Maybe now’s a good time to point out that fans on Bandcamp have overwhelmingly rejected the trend of picking apart albums and only buying one or two hot tracks, automat-style. Across all the artists using Bandcamp sales of albums to tracks is nearly 4 to 1. We wrote about this here (back when it was 2 to 1). That’s incredible to me. Three out of every four sales on Bandcamp are album sales. I think it’s part of the big picture of fans liking the direct connection to you. Also, with Name Your Price fans on average pay 1.5 times your listed price. (An interesting extreme example is Amanda Palmer’s recent release, where she priced her EP at $0.84 as an act of licensing transparency and found that people paid $5 on average. Her rabid fans picked up that ball of awesome and ran with it until they hit the sea and waded to Madagascar.) So $1 sales don’t happen so much.

      There’s an old Icelandic saying that goes “You could buy a lot of ash for that, but is ash what you want?” Usually used when one is complaining about the price of the beer and puffin sandwich combo. Comparison shopping is good and we think the numbers we’ve come up with are competitive (and frankly, when has a company ever engaged in this much public discussion with their customers over pricing structures, etc?), so sure you might find a download service cheaper someplace else. But at the end of the day what do you want a mouthful of? I think we’ve got a pretty amazing product tailored for musicians and we’ve committed to being at your service for a long time (instead of selling out and cashing in [my Armani suit and Goyard bag will have to wait, dammit]).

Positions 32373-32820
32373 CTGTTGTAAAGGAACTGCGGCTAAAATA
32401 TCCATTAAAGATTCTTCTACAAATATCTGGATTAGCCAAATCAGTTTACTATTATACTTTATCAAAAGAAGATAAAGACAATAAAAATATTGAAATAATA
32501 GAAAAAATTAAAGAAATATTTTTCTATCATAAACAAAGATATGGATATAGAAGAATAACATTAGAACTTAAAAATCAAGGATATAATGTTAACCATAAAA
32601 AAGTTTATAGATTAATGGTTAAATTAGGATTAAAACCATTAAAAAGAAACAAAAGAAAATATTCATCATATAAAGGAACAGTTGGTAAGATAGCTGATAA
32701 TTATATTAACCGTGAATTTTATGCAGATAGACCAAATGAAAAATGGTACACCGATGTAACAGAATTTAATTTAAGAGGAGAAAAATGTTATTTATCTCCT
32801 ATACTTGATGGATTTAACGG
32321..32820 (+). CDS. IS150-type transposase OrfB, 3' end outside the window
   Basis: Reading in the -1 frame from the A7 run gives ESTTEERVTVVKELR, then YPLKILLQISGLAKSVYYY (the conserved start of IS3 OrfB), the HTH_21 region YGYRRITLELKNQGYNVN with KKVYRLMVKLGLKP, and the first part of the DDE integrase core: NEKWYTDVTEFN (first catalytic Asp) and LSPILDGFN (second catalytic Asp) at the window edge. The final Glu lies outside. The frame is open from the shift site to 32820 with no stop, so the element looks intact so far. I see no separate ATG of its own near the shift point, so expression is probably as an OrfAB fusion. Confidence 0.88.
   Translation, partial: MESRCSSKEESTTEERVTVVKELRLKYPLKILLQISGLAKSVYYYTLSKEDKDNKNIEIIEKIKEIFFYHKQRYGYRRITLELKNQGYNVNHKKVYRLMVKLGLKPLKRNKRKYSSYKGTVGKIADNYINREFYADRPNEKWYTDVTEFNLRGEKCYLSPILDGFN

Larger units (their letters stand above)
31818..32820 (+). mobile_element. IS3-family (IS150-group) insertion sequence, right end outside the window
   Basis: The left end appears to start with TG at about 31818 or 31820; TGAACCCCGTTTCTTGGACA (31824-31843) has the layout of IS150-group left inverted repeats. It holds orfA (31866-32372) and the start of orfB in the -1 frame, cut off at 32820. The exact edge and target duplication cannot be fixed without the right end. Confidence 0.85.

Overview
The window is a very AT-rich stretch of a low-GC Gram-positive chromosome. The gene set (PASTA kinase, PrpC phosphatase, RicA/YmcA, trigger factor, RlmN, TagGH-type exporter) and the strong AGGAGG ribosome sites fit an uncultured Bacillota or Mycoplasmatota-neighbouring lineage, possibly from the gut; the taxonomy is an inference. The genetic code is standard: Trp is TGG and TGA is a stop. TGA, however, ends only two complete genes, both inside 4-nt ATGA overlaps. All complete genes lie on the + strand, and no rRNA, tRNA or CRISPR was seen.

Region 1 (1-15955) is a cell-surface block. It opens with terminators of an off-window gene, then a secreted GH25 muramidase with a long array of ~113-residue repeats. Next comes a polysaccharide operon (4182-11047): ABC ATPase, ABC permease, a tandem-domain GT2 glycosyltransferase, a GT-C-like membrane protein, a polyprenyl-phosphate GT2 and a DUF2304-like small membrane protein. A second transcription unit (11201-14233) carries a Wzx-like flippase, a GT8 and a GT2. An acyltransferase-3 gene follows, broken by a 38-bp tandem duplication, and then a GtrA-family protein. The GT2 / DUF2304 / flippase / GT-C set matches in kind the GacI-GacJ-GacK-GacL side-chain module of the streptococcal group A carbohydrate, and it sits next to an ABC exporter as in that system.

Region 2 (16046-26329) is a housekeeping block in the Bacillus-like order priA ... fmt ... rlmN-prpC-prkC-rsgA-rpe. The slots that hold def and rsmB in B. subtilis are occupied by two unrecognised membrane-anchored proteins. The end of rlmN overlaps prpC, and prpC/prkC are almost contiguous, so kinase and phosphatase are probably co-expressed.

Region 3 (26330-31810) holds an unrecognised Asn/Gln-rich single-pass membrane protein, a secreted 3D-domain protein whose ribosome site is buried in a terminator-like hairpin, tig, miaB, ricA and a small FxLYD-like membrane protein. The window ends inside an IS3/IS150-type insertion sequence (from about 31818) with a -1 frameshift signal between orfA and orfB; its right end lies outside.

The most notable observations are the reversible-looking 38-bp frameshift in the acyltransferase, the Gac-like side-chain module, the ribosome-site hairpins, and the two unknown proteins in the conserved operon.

I’ll write about your point #2 in a mo.

    2. You raise some good points about physical goods. Did you know that we don’t allow artists to sell a physical item by itself? This point is missed in a lot of the discussion. We’re not trying to compete with the other BC or Etsy, we think the music comes first and comes every time. The physical goods option on Bandcamp is about bundling your album (always) with items to enhance the overall value and wow factor of your music. Physical goods sales on Bandcamp don’t just encourage digital sales, they are the digital sales.

      I don’t know if we’re ever going to offer physical goods by themselves. Maybe we will. But it’s not where we imagine taking Bandcamp. I think that if you have a lot of physical goods and not much music to sell, a physical goods store is where you’d want to be. Not because of the cut but because your customers won’t be tasked with choosing MP3 or FLAC just to get a Tee (actually I’m not sure what I’m buying here).

      (By the way, Big Cartel’s base subscription level is $120 yearly. Unless you sell more than $800 in merchandise in a year, Bandcamp’s 15% rev share costs you less. I actually think the rates of these different outfits are all pretty competitive, it just depends on what you need out of your online presence. Also obvious reminder: none of us demands exclusive rights to your stuff. Use more than one if it makes business sense.)

      I think bundling physical goods with an album is the coolest, and allows artists all kinds of flexibility when making their fan connection better. Streaming and digital bundling definitely enhance the sales of the merch, and the merch certainly pumps up the sales and satisfaction of the digital (see Amanda one more time, but also our own delicious releases).